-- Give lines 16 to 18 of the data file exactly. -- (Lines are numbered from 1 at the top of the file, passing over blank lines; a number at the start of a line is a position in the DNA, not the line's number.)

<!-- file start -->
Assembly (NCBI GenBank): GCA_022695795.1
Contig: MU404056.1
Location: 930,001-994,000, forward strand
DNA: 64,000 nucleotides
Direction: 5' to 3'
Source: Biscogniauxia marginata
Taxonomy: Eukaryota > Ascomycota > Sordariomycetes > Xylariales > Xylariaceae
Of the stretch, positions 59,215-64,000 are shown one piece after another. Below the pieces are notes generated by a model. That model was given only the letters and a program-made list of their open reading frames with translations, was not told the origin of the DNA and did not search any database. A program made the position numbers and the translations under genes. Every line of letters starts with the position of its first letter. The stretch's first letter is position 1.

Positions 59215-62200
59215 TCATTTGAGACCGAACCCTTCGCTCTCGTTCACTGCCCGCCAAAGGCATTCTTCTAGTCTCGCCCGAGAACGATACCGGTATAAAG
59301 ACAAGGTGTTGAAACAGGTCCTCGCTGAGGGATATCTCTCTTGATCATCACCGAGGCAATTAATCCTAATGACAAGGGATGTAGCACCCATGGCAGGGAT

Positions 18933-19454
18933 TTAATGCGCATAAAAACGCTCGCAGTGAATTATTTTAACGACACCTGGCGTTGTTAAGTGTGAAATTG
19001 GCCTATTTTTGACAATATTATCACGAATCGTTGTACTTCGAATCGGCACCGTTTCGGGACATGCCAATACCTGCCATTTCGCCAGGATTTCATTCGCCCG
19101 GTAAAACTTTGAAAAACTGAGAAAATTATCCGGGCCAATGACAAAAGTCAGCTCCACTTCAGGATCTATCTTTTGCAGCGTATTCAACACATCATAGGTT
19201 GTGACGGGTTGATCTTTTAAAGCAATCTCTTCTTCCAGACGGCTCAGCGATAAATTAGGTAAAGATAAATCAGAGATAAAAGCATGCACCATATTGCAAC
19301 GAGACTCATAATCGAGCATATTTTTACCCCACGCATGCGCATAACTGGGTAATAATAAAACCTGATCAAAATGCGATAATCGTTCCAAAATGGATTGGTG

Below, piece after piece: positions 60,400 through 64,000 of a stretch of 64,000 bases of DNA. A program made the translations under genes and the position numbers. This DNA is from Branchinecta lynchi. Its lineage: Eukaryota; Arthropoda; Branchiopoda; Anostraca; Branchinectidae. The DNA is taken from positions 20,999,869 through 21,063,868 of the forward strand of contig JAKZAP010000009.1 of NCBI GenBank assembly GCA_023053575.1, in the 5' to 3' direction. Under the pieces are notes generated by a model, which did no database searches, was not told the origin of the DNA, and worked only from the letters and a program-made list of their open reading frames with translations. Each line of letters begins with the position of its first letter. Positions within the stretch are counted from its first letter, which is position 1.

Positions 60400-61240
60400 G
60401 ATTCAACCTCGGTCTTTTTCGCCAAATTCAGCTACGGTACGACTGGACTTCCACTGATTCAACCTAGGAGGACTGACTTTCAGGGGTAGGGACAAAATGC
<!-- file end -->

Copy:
19201 GTGACGGGTTGATCTTTTAAAGCAATCTCTTCTTCCAGACGGCTCAGCGATAAATTAGGTAAAGATAAATCAGAGATAAAAGCATGCACCATATTGCAAC
19301 GAGACTCATAATCGAGCATATTTTTACCCCACGCATGCGCATAACTGGGTAATAATAAAACCTGATCAAAATGCGATAATCGTTCCAAAATGGATTGGTG

Below, piece after piece: positions 60,400 through 64,000 of a stretch of 64,000 bases of DNA. A program made the translations under genes and the position numbers. This DNA is from Branchinecta lynchi. Its lineage: Eukaryota; Arthropoda; Branchiopoda; Anostraca; Branchinectidae. The DNA is taken from positions 20,999,869 through 21,063,868 of the forward strand of contig JAKZAP010000009.1 of NCBI GenBank assembly GCA_023053575.1, in the 5' to 3' direction. Under the pieces are notes generated by a model, which did no database searches, was not told the origin of the DNA, and worked only from the letters and a program-made list of their open reading frames with translations. Each line of letters begins with the position of its first letter. Positions within the stretch are counted from its first letter, which is position 1.